Secured debts include those debts where the creditor has a security interest in the debtor’s property to guarantee payment. Examples of secured debts include mortgages, car loans, and loans from finance companies (usually secured by household items. If a debtor has purchased goods using a store credit card, such as a card from Rooms to Go, Best Buy, etc., the store probably has a security interest in certain items purchased, which makes the store a secured creditor.

The debtor must indicate on the bankruptcy Petition whether he wants to either reaffirm or redeem each secured debt or surrender the secured property to the secured creditor. A bankruptcy debtor is entitled to keep any secured property if the debtor continues to pay the loan for that property in a timely manner. If, however, the debtor elects to surrender secured property, the secured creditor may not thereafter recover any money from the debtor.

Chapter 7 Bankruptcy Procedures

The Chapter 7 bankruptcy debtor is required to list all liabilities, no matter how remote. The Petition should list any claim that anyone might have against the debtor even if the claim has not yet matured. For example, if the bankruptcy debtor is a co-debtor on a note, has personally guaranteed corporate or other debt, or is secondarily liable on a mortgage that has been assumed by a purchaser, the debt should be listed along with a brief explanation of the liability. Disputed debts and liabilities should also be listed. Also, if the debtor has ever had a home mortgage that was insured by a governmental agency (such as the VA), the Petition must list that agency as a contingent creditor. This should be done even when someone purchased the property and assumed the mortgage since they might default, and the VA could decide to pursue a claim against the debtor.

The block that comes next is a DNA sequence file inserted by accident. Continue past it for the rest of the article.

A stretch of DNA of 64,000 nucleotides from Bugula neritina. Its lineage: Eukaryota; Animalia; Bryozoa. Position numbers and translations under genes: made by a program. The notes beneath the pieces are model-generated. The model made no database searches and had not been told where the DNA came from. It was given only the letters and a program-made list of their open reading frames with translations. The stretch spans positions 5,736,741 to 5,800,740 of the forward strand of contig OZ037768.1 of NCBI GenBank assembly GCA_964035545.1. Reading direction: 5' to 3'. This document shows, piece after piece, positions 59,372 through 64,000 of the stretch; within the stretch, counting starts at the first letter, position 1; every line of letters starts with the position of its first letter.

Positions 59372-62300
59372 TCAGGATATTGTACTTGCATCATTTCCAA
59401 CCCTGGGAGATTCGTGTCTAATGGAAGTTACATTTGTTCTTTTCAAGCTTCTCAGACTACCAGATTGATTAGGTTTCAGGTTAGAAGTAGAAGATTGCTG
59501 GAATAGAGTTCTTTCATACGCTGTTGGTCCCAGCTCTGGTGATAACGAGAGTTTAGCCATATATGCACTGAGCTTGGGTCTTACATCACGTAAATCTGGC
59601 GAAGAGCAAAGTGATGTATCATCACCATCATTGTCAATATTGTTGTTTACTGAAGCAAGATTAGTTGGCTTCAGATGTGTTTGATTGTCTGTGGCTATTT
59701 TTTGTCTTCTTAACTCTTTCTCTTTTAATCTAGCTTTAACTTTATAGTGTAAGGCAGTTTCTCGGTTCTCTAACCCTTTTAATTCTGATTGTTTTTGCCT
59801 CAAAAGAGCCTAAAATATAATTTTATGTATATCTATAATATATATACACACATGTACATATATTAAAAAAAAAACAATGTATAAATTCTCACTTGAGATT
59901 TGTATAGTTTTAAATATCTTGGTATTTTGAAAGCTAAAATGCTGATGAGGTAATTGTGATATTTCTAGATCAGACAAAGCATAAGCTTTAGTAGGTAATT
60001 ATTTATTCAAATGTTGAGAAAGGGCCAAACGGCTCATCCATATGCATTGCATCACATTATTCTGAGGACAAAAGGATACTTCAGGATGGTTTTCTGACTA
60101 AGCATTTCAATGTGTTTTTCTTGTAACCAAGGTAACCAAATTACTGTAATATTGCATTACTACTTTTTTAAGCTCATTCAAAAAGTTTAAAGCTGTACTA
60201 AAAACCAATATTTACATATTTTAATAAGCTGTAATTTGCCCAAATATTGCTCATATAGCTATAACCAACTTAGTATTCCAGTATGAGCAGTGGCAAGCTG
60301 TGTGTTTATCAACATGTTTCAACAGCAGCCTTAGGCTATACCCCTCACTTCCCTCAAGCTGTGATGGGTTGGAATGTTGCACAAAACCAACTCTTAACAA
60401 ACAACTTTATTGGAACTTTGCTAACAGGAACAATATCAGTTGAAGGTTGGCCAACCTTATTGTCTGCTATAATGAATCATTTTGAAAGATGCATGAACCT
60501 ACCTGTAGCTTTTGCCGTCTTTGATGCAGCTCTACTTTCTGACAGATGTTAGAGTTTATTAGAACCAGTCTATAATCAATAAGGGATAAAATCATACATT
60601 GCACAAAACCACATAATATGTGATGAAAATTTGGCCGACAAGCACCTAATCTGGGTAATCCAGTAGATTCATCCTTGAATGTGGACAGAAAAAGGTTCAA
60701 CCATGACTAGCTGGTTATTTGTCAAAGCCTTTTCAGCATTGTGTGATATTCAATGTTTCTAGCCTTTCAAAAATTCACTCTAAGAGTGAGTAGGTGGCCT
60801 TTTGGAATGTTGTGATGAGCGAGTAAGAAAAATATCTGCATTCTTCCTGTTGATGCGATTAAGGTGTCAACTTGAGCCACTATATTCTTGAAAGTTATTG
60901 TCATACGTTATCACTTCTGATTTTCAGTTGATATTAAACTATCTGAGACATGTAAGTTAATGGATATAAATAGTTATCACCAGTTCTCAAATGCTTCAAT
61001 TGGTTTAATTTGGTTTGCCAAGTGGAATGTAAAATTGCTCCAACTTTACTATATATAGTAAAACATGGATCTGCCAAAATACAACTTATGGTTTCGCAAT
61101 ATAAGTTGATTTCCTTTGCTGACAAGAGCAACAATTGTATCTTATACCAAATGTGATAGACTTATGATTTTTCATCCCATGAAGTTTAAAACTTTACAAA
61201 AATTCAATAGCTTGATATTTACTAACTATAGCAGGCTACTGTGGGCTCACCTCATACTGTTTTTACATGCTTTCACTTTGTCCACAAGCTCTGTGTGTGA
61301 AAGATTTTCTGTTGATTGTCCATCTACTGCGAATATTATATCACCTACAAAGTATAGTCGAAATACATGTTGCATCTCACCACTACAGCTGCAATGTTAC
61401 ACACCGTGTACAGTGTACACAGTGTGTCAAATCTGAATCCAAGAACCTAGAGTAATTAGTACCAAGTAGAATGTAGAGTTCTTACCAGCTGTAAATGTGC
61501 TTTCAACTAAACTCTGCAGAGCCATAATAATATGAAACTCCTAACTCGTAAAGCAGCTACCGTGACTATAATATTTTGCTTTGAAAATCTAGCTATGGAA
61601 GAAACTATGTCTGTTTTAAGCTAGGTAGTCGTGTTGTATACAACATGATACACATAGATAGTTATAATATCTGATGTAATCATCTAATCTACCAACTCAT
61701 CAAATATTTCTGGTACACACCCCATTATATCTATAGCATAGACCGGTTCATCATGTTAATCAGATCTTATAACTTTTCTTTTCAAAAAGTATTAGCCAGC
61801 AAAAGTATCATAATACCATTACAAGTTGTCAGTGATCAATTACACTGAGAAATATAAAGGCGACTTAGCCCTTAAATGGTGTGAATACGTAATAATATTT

The first step in the Chapter 7 bankruptcy is the filing of the petition. The filing of a Chapter 7 bankruptcy creates a bankruptcy estate. The bankruptcy estate refers to all of the debtor’s non-exempt property that subject to administration by a bankruptcy trustee. A trustee is randomly appointed by the Court immediately upon the filing of a Chapter 7 Petition. The Chapter 7 trustee is usually a private attorney or CPA. The trustee’s job in Chapter 7 bankruptcy is to gather all of the debtor’s non-exempt assets, sell those assets (to either the debtor or an outside party), and distribute the proceeds among the debtor’s scheduled unsecured creditors.

Exempt assets, such as the debtor’s homestead and IRA, are not part of the bankruptcy estate, and the trustee cannot interfere with exempt assets.

An automatic stay is imposed immediately upon the filing of a Chapter 7 bankruptcy. The stay prohibits creditor harassment and the pursuing legal action against the debtor and stops all creditor legal collection efforts. The bankruptcy attorney can file a Suggestion of Bankruptcy in ongoing civil lawsuits involving the debtor. The Suggestion of Bankruptcy suspends all such litigation. It is important for debtors to provide their attorney with a copy of any lawsuits filed against them so that the attorney may prepare a Suggestion of Bankruptcy.

In Chapter 7 bankruptcy cases, mortgage creditors typically file a Motion for Relief from the Automatic Stay so that they may foreclose on secured property if the debtor does not pay payments in a timely manner. The bankruptcy court will usually grant this motion. The creditor can take the bankruptcy debtor’s property only if the debtor does not pay secured loans in a timely manner, and only after the creditor forecloses its lien in state court.

Supporting You Through Difficult Law Issues

At Holiday Hunt Russell PLLC it is of the utmost importance to treat you with compassion and understanding during this time, while providing timely and creative solutions. Holiday Hunt Russell PLLC provides creative solutions for your debt management needs, including bankruptcy, foreclosure defense, and loan modification. If you have a bankruptcy question or concern, or want to find out what type of debt relief you qualify for, please contact Holiday at 954.920.5153 or online for a free initial consultation.